Martin gets the system he wants

Joshua Hudson

Most coaches wouldn’t think of changing an offense that averaged 30.5 points per game, the second-highest in school history.

But most coaches aren’t like Doug Martin.

Martin, who is entering his second season at the helm of the Flashes, finally has the offensive system he is more comfortable with.

“This type of offense is what I am used to, but it is going to be a change for people to see,” he said. “I think people will enjoy our style of play as we get better and better.”

But why did he decide to change an offense that scored 182 points in its final four games?

The answer is simple for Martin: different personnel.

With the loss of Cribbs, who led the team with 893 rushing yards as a quarterback, leading receiver Darrell Dowery Jr. and starting running back David Alston, things had to change for the Flashes.

“Josh (Cribbs) was the best running back we had on the team last year and he carried the ball most of the time,” he said. “Now the running backs will pick up that slack and our quarterbacks are more of a drop-back passer. We are probably better in the passing game than we have been in the past couple of years.”

This year’s offense will rely on the arm of sophomore quarterback Michael Machen. The transfer from Coffeyville Community College in Coffeyville, Kan., was named the starter of the team during spring practice.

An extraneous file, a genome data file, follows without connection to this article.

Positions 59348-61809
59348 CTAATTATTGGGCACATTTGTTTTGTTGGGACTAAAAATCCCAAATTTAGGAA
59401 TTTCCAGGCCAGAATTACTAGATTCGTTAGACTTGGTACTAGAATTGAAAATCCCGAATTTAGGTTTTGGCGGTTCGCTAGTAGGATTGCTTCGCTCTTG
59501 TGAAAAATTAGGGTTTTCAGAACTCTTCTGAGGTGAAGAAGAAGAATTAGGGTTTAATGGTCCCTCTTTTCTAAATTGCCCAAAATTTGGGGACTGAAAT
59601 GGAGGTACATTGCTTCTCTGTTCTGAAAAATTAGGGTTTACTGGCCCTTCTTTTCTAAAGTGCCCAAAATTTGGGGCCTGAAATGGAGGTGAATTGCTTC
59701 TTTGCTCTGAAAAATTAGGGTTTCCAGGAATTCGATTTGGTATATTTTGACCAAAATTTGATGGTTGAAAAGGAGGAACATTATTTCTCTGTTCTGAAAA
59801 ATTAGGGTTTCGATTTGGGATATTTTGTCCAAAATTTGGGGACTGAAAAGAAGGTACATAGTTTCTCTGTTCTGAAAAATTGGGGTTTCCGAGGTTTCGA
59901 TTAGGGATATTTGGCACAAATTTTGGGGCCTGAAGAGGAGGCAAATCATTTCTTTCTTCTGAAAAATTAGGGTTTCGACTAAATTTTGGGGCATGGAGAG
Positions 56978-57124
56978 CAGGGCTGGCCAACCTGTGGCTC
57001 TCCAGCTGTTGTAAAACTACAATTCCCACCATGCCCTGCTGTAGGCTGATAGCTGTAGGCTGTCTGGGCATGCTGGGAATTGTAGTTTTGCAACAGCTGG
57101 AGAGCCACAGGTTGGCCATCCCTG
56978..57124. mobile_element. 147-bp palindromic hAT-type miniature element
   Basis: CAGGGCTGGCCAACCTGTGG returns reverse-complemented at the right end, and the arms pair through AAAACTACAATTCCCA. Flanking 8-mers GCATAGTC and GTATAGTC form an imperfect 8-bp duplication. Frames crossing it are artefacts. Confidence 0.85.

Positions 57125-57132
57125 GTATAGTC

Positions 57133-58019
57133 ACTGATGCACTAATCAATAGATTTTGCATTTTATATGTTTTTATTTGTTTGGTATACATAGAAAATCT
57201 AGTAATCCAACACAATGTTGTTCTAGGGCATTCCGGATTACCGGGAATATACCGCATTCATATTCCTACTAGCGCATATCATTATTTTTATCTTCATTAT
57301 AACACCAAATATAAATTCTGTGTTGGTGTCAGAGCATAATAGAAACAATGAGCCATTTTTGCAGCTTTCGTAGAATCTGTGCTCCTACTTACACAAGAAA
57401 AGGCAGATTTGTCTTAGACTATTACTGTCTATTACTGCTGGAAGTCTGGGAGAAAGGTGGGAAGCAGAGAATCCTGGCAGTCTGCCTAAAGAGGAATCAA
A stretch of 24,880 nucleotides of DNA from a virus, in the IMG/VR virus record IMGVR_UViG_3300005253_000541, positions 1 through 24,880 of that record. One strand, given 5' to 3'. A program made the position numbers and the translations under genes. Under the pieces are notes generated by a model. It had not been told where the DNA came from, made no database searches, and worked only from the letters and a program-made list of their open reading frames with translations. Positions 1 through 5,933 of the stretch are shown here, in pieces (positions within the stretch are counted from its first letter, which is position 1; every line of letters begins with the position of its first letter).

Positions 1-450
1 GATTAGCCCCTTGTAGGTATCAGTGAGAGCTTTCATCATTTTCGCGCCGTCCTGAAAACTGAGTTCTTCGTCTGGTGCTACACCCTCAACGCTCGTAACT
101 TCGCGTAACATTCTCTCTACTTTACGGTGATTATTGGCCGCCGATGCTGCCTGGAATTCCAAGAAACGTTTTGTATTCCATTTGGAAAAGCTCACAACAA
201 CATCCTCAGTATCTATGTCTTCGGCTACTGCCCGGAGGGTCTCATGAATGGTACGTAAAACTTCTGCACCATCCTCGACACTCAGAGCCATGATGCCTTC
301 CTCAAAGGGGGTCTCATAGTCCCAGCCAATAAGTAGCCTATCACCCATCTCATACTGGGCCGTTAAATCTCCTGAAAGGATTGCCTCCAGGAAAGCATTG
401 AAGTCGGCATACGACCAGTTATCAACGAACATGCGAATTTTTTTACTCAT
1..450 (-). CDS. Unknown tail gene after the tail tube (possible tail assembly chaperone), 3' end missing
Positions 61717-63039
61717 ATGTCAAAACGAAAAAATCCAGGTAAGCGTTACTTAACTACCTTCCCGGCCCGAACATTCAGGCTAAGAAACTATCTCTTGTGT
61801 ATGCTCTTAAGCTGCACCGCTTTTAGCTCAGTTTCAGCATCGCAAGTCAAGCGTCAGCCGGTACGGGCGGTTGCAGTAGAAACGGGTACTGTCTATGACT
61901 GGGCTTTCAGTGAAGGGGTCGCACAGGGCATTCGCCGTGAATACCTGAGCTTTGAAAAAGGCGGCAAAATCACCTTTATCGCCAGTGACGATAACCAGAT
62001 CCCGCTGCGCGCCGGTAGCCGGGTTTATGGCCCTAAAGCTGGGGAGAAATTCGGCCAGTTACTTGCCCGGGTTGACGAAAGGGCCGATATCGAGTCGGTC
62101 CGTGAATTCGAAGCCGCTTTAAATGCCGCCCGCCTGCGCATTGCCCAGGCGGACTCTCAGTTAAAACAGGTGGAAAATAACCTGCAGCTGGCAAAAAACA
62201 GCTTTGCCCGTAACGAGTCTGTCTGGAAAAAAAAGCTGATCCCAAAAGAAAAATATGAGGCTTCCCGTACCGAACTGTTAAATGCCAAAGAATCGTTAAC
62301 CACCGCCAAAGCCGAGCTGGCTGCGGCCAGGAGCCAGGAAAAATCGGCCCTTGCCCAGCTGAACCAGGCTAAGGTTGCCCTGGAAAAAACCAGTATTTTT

Machen, a finance major, said he doesn’t mind taking over for Cribbs, and he actually is looking forward to replacing one of the best quarterbacks in school history.

“He put a lot of pressure on the position, but not necessarily on me,” he said. “Obviously he did extremely well and I hope to do as good as he did. My goal is to improve every game and get better.”

Martin said because of Machen’s maturity level, learning a new offensive system came easy. Machen, in fact, will be learning his fourth new system.

He went to the University of Alabama after high school and spent time under three different coaches.

He also spent some time with the Atlanta Braves organization before returning to football at Coffeyville Community College.

Machen said the time he spent away from the game has seemed to help him out on the football field.

“Playing baseball helped me deal with success and failure, which is something that everyone has to deal with,” he said.

Machen’s job should be made easier by the talent he has around him. But Martin is quick to point out the team is very young and inexperienced.

That’s especially evident in the backfield where redshirt freshman Tony Smith, making a change from wide receiver to running back, will get his first start against Michigan State.

Most freshmen might be nervous getting their first start on the road against a Big Ten team, but not Smith.

“I am excited because I got a lot of family coming up to watch,” he said. “I don’t care where I play as long as I get out on the field.”

Martin said the receiving corps might be the most talented group he’s ever had and added it could be the deepest unit on the team.

Najah Pruden, Derrick Bush, Cameron Bobb, Marcus Hill and Brian Bell all started games last year and will provide valuable experience.

Four freshman may see playing time at the receiver position against Michigan State. Martin said the speed they bring is too hard to pass up.

“If I was starting four freshman in the first game I would be a little worried,” he said. “But hopefully they can get playing time early and can continue to get better as the year goes on.”

Martin said the only way the Flashes will get better at this point is to play somebody, which will happen at noon tomorrow at Michigan State.

Contact football reporter Joshua Hudson at [email protected].